If you are looking for passion, truth, integrity and a few good laughs along the way then it’s well worth the trip to Islington to catch Louise Breckon-Richards’s play Can You Hear Me Running? at the Pleasance.
Based on Beckon-Richards’s own story, she and writer Jo Harper have come up with a probing real-life drama that challenges our sensibilities but leaves us feeling warm inside. Actor and singer Louise (Loo) has an unrealised problem with her larynx and loses her voice. In recreating that moment, and the torturous journey she then embarks upon, we meet a whole host of vocal experts, lovingly mimicked by Loo as she searches for answers – physical, medical, psychological, psychosomatic – to the fundamental metaphorical human question: what happens when a singer can’t sing anymore? It hits her like the loss of a loved one and her bereavement process becomes a parable for those who suffer similar physical afflictions or loss: Loo’s story is a frank and instructive exploration of how she dealt with it and, as wife, mother, sibling, daughter and grand-daughter, how she survived losing such an integral part of her identity.
She survived by running. Not running away but running to get there. Running became a release, a trigger to help her ward off depression, to deal with the voiceless chores of everyday life, to combat having to communicate by writing with her kids and suffer the ignominy of being branded “No Name” on her Starbucks coffee cup. In her new world of husky whispers, running energises her, becomes her companion and, above all, engenders optimism. And, eventually, on a “tidal wave of hope”, running the London Marathon becomes her salvation.
Although Beckon-Richards is the sole performer in the show it is a “not-quite-one-person” play. As a singer, music plays a big role in her life and her running persona, these days, would not be complete without iPod and playlists. All the music in the show is live and integral to both set and action, provided effectively, in accomplished fashion, by Dan Glover on keyboard. Glover provides dramatic tension, atmosphere and complements the myriad moods that Loo displays – never more touching than the moment that Loo declares that she has no need for music anymore and Glover gets up, calmly picks up his sheet music and leaves the stage. In that simple but extraordinary moment of poignant silence, we come to feel Loo’s enormous sense of loss.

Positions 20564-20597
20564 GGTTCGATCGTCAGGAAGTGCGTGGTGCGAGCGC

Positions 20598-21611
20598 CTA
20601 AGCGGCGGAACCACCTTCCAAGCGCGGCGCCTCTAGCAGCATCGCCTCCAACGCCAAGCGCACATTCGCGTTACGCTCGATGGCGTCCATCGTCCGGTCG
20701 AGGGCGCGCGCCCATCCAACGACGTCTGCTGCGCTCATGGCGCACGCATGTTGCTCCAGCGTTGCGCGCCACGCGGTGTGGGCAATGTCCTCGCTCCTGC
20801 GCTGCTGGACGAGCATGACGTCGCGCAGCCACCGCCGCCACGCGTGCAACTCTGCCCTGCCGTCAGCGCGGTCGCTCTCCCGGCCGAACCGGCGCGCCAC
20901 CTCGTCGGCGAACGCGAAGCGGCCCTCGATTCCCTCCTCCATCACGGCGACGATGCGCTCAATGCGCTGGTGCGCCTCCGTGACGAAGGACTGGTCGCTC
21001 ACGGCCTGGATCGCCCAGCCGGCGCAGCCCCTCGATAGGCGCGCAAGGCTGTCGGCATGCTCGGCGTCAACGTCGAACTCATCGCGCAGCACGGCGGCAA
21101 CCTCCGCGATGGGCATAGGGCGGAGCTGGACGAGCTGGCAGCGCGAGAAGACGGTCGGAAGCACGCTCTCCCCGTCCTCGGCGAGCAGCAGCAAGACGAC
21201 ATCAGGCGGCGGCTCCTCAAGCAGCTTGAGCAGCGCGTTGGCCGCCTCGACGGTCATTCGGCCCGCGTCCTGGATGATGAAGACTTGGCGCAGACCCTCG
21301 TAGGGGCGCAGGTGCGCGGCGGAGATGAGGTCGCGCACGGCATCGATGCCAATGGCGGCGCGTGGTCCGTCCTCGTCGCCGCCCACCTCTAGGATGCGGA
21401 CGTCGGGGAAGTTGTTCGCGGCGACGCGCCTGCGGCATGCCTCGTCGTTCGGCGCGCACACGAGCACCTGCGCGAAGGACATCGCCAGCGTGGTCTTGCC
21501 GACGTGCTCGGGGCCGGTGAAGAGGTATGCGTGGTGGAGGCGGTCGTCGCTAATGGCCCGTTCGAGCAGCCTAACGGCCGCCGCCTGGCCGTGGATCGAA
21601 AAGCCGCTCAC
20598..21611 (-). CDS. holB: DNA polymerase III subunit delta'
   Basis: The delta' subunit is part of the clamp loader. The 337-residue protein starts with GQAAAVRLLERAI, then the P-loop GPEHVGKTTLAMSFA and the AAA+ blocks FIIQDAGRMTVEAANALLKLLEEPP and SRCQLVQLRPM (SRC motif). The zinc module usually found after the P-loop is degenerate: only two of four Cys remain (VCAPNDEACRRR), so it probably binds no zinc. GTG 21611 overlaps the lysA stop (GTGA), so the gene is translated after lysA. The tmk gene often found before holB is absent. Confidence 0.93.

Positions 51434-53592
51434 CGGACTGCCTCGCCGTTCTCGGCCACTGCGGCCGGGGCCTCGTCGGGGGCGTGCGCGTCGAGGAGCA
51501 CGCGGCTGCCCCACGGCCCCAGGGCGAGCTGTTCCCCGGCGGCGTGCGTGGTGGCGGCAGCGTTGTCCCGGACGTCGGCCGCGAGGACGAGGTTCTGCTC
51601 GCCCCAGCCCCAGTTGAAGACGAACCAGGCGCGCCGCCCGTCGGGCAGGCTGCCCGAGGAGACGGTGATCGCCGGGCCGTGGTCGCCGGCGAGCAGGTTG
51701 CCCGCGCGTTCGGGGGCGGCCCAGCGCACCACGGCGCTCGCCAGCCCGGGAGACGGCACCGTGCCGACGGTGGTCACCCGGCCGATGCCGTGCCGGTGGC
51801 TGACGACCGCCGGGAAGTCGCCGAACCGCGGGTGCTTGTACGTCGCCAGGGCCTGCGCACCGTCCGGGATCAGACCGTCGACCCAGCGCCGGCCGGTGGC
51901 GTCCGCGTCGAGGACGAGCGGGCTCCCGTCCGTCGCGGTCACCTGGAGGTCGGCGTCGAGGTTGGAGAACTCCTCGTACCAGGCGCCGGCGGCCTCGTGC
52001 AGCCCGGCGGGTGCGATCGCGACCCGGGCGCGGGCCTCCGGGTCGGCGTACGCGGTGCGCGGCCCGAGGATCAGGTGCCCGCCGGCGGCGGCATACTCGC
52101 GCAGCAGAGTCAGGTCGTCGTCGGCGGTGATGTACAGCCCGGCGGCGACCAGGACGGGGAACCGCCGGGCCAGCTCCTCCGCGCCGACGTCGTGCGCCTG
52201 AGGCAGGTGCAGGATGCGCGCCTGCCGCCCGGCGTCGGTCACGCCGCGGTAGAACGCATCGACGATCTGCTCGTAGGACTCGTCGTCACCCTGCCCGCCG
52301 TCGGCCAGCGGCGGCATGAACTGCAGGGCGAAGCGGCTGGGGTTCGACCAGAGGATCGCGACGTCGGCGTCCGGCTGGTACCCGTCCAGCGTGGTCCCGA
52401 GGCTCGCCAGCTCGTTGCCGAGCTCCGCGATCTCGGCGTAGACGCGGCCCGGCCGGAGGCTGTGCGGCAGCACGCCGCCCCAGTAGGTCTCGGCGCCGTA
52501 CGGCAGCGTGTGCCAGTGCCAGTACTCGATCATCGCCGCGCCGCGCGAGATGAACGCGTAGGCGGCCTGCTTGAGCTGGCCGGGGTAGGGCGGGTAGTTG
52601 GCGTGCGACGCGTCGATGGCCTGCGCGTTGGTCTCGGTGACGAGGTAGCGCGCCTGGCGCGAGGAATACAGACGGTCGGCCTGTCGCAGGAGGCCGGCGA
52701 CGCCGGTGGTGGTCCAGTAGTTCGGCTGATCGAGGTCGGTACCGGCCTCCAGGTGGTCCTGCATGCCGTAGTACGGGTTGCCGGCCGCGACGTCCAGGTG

A small technical point: Loo often speaks over the music which sometimes makes it difficult to hear her words clearly. Perhaps the volume control on the keyboard needs to be adjusted at some points in the show, something for director Steve Grihault to ponder, perhaps, but it’s only a small blip in an otherwise superbly directed show. Grihault handles the quite demanding technical aspects of the piece brilliantly. We are confronted by Eva Auster’s white, three-dimensional, cuboid set which turns out to be a stage-wide castellated projection screen on which scenes are set, Brechtian-esque tag lines are displayed, throaty-depths are examined and writing can be seen as it happens. This last is conveyed through the ingenious use of a Go-pro camera around Loo’s neck that shows what she is actually writing on a pad in real-time. Far from being gimmicky, these technical accoutrements help Loo to deliver what are involved details of her medical condition in an amusing and accessible way. Projection always provides extra problems for the Lighting Designer but Tom Turner handles it well with a clever and sympathetic design. And the other aspect of the innovative set is that the various cubes act as repositories for sportswear and other props that Loo uses to illustrate her story.
But for all the hi-tech spec and high-calibre production values, plays are about language. Can You Hear Me Running? is beautifully written by Harper and lovingly performed by Breckon Richards. She keeps it real throughout, she has an extraordinary capacity to draw the audience in and gets us to share the downs and the ups, the flat and the bumpy and, of course, the music and the silence of her highly personal experience. And having had to put her body, involuntarily, on the line, Loo bares her soul so that we can all take a little piece of it away with us and either count our blessings or be encouraged to stand up to our privations.
Review by Peter Yates
Can You Hear me Running?
Created by Louise Breckon Richards and Jo Harper
Written By Jo Harper
Directed by Steve Grihault
Can You Hear Me Running? charts the real life experiences of Louise Breckon Richards, a performer who loses her voice to a rare condition and decides to overcome it by running the London Marathon. Louise embarks on a journey to re-find her voice and meets a host of characters along the way, from voice professionals to new age healers. In a visually engaging and innovative production, live music, video projection and storytelling are combined to theatricalise this intimate yet universal story about never giving up until the finish line.
Jaw Rattle Productions, established by Steve Grihault, brings together creative collaborators for each new project to explore inventive ways of approaching plays and theatre making; consequently, it remains fresh, playful and dynamic.
Can You Hear Me Running? is funded with generous support from Arts Council England.
Can You Hear Me Running?
4th Oct 2016 – 23rd Oct 2016
StageSpace – Pleasance London
8pm, 5:30pm, 1pm
Suitable for ages 12 and above